With our plans to visit Chaco Culture National Historic Site thwarted, we searched for other things to do near Farmington. I had come across Bisti Wilderness Area during my searches of the area, an interesting place 40 miles south of Farmington. We headed there on the last full day of our stop, with no idea that we were about to have our minds blown!
The Bisti/De-Na-Zin Wilderness is a rolling landscape of badlands, easily accessible but somewhat hidden in the high desert of the San Juan Basin. It’s a wilderness area covering 45,000 acres and administered by the Bureau of Land Management. We thought it might be similar to badlands we’d visited previously, like the ones at Theodore Roosevelt National Park in North Dakota, Badlands National Park in South Dakota, the badlands in the Colorado Plateau of Utah, the desert areas of southeast California or Petrified National Forest in Arizona. But we were in for a big surprise!
We learned that the appeal of Bisti (pronounced biz-tie) Wilderness is not it’s overall size, but rather the exquisite small-scale details – the shapes, colors and textures of its rocks. This place is a WOW!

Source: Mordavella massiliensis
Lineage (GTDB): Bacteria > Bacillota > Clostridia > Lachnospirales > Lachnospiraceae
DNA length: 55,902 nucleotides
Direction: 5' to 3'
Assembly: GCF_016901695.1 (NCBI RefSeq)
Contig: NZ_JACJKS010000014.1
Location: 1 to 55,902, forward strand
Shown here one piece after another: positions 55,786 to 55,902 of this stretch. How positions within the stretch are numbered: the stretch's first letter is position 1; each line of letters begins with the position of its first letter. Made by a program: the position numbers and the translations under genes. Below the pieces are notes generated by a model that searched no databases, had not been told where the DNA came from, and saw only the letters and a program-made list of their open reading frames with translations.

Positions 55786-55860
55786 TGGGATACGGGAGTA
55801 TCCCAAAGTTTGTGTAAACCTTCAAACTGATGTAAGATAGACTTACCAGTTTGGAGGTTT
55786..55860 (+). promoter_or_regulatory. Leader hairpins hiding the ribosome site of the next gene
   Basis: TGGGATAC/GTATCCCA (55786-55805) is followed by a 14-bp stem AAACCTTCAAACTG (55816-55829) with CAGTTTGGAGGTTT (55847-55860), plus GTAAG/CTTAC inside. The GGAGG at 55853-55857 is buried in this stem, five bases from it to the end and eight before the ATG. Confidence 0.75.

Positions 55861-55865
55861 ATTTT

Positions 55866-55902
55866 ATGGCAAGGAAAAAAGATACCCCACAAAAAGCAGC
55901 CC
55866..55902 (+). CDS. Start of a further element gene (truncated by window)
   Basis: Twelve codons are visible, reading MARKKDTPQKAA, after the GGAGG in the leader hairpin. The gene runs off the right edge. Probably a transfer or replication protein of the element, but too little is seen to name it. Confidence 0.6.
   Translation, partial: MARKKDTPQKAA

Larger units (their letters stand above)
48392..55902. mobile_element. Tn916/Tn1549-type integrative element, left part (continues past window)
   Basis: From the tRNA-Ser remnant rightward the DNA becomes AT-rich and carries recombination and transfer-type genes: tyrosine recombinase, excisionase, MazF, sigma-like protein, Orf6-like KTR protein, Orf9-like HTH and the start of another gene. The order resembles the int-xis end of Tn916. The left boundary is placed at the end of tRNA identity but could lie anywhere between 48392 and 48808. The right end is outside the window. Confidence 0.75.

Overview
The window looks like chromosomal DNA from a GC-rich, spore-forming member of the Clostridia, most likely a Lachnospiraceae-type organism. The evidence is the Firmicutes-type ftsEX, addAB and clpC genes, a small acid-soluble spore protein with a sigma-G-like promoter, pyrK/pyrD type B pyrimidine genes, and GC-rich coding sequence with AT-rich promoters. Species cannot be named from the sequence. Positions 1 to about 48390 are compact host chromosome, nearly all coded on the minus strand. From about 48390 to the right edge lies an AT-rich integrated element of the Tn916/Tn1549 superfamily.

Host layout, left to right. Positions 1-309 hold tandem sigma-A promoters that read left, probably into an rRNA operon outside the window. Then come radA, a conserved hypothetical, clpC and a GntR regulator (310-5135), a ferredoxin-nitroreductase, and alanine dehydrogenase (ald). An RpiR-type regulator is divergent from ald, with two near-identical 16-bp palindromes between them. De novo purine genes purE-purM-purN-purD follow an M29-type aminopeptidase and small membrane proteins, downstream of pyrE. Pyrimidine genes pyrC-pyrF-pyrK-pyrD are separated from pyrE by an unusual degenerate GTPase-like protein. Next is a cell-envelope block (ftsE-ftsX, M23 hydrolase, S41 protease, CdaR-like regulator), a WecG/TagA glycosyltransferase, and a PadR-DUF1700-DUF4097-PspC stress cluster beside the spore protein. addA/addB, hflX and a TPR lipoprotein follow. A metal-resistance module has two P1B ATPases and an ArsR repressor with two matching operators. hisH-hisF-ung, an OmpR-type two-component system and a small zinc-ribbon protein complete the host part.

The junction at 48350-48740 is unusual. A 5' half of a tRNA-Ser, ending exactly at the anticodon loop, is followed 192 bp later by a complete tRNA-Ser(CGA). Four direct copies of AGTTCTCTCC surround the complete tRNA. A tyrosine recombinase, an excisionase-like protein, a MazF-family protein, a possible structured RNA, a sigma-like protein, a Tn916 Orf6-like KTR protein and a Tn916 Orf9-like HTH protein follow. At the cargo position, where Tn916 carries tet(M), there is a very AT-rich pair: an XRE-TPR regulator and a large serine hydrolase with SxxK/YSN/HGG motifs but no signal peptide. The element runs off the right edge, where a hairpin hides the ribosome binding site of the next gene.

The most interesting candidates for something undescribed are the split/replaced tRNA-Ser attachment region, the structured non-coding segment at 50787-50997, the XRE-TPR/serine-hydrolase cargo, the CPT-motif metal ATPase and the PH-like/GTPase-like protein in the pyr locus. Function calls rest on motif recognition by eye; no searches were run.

From the parking lot we got our bearings and just started walking – no established trails here! We loved that we could pick our distance and route, feeling like we were blazing our own trail and moving toward the features that interested us most. The area is large enough that we were alone amidst the colorful mud hills and endless mazes of hoodoo gardens.
We could have spent the entire day gawking at the stunning unusual scenery, and we were glad that we were able to explore for several hours before an approaching storm sent us back to the car.
Translated from Navajo language, Bisti means “a large area of shale hills.” De-Na-Zin (pronounced Deh-nah-zin) takes its name from the Navajo term for “cranes.” Whatever. This place is amazing!
From past explorations we’ve learned that the usual elements (water, wind and ice) have created the bizarre and incredibly beautiful formations in this barren landscape. The diverse and striking scenery brought solitude, as the breeze cooled us and the hoodoos witnessed our every step.
Hoodoos big and small are remnants of complete erosion of everything around them. These formations were surreal and really made our minds strain to imagine how they were formed and what the shapes reminded us of. I guess you can tell by now that we absolutely loved this place, and we highly recommend it to anyone traveling anywhere close to it. It’s mostly an easy walk, and you won’t see such diversity in such a small area anywhere else!